Challenges of today’s energy sector

Prasanta Kumar Dey (Aston Business School, Aston University, Birmingham, UK)

International Journal of Energy Sector Management

ISSN: 1750-6220

Article publication date: 5 June 2017

Citation

Dey, P.K. (2017), "Challenges of today’s energy sector", International Journal of Energy Sector Management, Vol. 11 No. 2, pp. 178-178. https://doi.org/10.1108/IJESM-04-2017-0001

Publisher

:

Emerald Publishing Limited

Copyright © 2017, Emerald Publishing Limited


The second issue of volume 11 of International Journal of Energy Sector Management comprises nine research articles, which deal with various issues and challenges that are common to many countries although some of them have been demonstrated through specific country perspective.

Climate change issues are one of the greatest threats of today’s human endeavour. Greenhouse gas emission is one of the causes for this. The research article by Dhamija, Yadav and Jain explores Certified Emission Reduction of top 50 Indian companies for the period of 2011 to 2015. von Selasinsky, Schubert, Meyer and Möst analyse whether experiencing a supply interruption affects the valuation of security of electricity supply. They reveal that experience with power outages can increase the perceived relevance of the policy objective “security” at the expense of the objective “environmental sustainability”. Radha, Subramanian, Ganesan and Abirami present a method to minimise operating cost, adhering pollution norms, maintaining reserve and voltage levels subject to various operational constraints including non-linear characteristics of generators and fuel limitation issues, which is useful for today’s power system applications.

Recently, social media is contributing in a big way not only in understanding issues and challenges of energy sector by involving its stakeholders but deriving solutions through consensus. Martin in his article entitled “Stakeholder dialogue on Facebook: findings from German, Austrian and Swiss public utilities” provides insights into virtual stakeholder dialogues in the energy sector along with suggestions to operationalise such a virtual dialogue. Kolloch and Reck empirically study German energy industry innovation networks through inter-organisational knowledge transfer. Rathod and Garg develop a new tariff design method using K-means clustering and gap statistic through empirical research carried on nearly 27,000 residential consumers from Sangli city, Maharashtra State in India. Welkoborsky, Kunert and Schiereck in their article entitled “Stock market reactions to layoff announcements – analysis of the renewable energy sector” underline the negative perspectives of the sector from a capital market point of view and the declining importance of the sector with respect to employment numbers. Karan and Alma aim to evaluate recently privatised 18 electricity distribution and retail companies in Turkey through testing hypothesis on appropriate valuation of the companies. Trimech investigates the pattern of dependence between crude oil price and energy consumption of the most important economic sectors in the USA, from January 1986 to July 2014. The study explains the structure of relationships between variables and helps understand the variations and improve forecasts of the crude oil price and energy consumption over different time scales.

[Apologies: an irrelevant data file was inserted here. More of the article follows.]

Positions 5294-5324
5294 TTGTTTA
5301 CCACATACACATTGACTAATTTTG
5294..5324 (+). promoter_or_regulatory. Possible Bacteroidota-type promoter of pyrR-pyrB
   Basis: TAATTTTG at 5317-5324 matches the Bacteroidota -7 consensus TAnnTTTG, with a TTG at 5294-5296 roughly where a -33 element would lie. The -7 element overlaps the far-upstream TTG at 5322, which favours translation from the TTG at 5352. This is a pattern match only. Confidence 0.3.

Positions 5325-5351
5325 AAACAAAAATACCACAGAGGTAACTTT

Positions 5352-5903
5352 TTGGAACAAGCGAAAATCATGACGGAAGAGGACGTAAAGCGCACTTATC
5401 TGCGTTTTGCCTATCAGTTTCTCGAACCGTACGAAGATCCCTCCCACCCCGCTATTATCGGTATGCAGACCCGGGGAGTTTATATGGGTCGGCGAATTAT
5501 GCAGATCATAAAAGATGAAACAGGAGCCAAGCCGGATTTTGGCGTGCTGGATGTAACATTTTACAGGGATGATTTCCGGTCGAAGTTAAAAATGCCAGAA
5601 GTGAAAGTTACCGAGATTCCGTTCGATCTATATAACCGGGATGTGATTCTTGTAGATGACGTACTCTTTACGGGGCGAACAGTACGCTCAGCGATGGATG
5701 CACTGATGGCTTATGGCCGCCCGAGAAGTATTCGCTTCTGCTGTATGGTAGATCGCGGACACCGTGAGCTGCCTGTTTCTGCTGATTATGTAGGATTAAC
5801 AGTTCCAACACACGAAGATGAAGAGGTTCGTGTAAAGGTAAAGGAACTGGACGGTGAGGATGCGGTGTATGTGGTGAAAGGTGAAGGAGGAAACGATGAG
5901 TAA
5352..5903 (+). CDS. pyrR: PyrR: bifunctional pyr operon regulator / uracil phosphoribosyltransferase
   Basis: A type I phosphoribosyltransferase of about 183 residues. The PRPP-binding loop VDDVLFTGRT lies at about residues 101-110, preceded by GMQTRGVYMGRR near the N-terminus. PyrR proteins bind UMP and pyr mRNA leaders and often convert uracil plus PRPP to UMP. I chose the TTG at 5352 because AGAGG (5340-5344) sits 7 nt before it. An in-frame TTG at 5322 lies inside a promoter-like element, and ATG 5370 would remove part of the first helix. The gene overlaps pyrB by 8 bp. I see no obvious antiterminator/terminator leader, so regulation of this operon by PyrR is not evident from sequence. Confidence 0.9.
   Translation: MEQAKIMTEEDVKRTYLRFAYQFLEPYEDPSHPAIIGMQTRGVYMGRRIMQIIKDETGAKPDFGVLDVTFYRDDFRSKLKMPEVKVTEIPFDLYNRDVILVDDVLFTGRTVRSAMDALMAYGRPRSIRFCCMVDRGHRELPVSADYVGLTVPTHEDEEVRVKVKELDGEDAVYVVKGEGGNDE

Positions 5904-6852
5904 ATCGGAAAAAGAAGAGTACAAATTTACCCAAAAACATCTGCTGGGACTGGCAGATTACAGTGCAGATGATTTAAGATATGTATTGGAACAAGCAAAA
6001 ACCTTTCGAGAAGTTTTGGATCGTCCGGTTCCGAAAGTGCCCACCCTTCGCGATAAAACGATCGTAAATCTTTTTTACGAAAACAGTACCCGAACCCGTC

In our future issues, we’ll consider publication of original articles on carbon footprint calculations and reduction across the industries. Prospective authors are encouraged to submit their unpublished papers covering literature reviews, empirical research, modelling and case studies for possible publications. We may also consider special issue proposal in this area.